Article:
With the backing of tanks, Israeli military bulldozers have entered the demilitarized zone that divides Israel and the Syrian Golan areas, constructing a set of anti-tank trenches and fortifications 300-500 meters inside the DMZ.
This is the first time that the Israeli Defense Forces (IDF) have operated openly on the Syrian side of the border since the beginning of the Syrian civil war some five years ago. No opposition or protest from Syrian President Bashar Assad in Damascus has been offered.
The IDF operation was ongoing as of Wednesday, July 12, on a stretch of terrain facing the Syrian town of Quneitra on one side, and the Israeli Golan village of Ein Zivan on the other. The enclave dividing the Golan between Israel and Syria is defined as a demilitarized zone (DMZ) under the military control of the UN Disengagement Observer Force (UNDOF) and the Syrian civilian administration, according to the 1974 armistice agreement. The zone is bound by two 10km strips of land to allow each side to maintain military strength. Within a 25km radius, no ground-to-air missiles can be launched from the DMZ.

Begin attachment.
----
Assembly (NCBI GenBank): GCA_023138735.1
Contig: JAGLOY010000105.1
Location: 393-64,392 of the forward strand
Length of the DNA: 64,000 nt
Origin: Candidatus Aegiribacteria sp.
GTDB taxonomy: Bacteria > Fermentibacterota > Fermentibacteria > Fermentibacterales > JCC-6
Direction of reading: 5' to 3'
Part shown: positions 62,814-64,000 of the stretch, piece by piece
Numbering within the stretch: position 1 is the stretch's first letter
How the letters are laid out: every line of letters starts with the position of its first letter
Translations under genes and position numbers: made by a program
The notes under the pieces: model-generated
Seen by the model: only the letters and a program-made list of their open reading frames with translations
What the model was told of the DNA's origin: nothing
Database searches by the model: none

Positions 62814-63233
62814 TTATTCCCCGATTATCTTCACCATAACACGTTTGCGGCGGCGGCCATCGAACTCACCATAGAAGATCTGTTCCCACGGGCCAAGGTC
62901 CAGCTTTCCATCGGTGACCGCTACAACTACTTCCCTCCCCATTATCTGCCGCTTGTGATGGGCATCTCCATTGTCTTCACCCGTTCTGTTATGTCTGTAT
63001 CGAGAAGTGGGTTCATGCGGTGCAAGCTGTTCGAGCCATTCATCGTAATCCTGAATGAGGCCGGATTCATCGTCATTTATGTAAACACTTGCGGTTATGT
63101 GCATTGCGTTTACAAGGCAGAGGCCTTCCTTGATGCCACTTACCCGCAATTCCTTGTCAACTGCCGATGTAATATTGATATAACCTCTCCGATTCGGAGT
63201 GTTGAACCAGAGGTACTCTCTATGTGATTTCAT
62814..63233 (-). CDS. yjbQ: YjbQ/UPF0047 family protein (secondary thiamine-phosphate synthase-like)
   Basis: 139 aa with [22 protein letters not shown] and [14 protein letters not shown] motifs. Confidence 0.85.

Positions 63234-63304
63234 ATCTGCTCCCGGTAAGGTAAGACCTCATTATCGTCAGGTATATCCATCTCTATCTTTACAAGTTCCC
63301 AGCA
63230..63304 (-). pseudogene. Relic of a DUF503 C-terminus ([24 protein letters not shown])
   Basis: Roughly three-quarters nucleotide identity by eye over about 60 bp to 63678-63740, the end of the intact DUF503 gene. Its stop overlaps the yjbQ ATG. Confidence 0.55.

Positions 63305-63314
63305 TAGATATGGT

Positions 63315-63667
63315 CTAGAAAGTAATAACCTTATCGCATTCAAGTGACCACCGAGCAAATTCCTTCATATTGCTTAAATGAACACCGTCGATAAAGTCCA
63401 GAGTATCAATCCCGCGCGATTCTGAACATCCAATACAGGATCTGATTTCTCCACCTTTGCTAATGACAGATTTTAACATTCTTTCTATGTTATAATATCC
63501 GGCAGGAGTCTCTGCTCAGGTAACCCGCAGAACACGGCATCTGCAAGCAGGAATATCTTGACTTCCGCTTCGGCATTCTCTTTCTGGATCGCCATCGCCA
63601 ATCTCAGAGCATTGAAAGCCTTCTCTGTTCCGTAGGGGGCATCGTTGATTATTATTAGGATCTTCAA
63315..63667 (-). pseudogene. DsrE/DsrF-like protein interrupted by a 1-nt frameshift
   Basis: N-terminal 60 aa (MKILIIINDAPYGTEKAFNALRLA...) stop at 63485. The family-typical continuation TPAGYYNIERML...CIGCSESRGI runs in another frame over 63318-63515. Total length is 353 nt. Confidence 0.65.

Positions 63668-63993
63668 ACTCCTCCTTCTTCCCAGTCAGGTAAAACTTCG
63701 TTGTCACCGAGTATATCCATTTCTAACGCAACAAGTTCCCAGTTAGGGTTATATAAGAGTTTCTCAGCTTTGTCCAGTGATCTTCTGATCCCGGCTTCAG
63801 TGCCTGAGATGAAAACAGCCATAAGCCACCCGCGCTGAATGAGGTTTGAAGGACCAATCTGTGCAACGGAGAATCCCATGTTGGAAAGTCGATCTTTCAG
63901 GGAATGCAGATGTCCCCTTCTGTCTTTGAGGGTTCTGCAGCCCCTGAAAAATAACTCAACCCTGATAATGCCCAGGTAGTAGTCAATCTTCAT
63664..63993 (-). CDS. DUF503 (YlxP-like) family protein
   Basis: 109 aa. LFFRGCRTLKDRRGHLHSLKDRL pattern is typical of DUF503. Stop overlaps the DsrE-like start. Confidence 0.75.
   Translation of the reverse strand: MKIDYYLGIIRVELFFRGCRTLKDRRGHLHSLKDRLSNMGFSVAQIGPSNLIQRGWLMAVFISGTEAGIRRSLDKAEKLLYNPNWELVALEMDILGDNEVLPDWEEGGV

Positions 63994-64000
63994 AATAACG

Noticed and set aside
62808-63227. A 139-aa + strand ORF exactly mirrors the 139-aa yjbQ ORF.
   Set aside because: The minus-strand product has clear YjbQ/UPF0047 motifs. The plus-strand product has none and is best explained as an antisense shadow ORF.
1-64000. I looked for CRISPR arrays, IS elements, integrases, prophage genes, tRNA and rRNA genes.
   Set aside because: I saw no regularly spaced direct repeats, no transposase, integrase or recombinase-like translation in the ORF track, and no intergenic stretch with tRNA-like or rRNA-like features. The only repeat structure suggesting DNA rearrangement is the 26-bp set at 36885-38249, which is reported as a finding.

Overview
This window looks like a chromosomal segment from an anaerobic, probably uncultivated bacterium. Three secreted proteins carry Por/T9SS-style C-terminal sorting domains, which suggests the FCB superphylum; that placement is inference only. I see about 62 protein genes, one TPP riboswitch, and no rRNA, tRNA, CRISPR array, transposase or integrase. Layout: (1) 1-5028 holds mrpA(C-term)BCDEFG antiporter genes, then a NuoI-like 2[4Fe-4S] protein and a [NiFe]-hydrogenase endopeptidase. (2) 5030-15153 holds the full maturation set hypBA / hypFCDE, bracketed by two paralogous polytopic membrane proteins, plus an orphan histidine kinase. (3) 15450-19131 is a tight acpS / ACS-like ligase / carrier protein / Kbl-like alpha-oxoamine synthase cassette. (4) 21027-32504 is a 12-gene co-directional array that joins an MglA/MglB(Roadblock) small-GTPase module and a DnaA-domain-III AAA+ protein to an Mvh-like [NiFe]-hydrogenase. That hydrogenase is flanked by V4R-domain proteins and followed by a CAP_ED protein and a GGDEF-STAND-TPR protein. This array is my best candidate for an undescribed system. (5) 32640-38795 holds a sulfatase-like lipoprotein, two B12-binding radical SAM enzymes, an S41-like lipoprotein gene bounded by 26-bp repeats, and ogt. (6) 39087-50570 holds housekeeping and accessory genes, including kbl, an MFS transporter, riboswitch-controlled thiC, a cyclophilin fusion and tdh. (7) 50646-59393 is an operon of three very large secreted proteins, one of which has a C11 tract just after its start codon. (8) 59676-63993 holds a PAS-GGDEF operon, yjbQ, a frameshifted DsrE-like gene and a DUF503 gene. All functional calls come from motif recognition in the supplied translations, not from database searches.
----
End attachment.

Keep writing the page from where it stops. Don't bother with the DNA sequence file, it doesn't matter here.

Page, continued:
Both sides agreed that Syrian nationals who were forced to leave their homes as a result of the October 1973 war and its aftermath would be able to return. Quneitra, an area in southwest Syria that was particularly devastated by the war was returned to Syria despite a government commitment to ban terrorist activity. This commitment included Israeli infiltration from the Golan sector, along with plans to repopulate the town.
The deal has been turned on its head however, primarily due to how the Syrian civil war has played out over the last two years. Observers from the United Nations deserted their posts, creating a void that was filled in part by Syrian troops and a mishmash of different rebel groups.
As Israel and Syria attempted to preserve some semblance of the deal, the DMZ was left mostly unoccupied. Despite this, Assad’s allies in Hezbollah and Iran made repeated attempts to secure a firm military presence on the opposite side of Israel’s Golan defense lines.
Damascus has been silent on Israel’s military activity in the Golan, a form of intermission according to some, as Assad waits for Tehran to endorse a joint counteraction led by Iran, Hezbollah and Syria.
IDF movements have reportedly been supported by an unusual Israeli Air Force presence over Lebanon and Syria. There was also a sense of heightened readiness, as this week marks the 10th anniversary of the Lebanon war fought between Israel and Hezbollah.
Notably, Hezbollah did not celebrate the anniversary this year with its usual boasts of a “great victory,” which lends credence to suspicions within Israeli military circles that there may be a surprise attack on the horizon from Iran’s Lebanese proxy.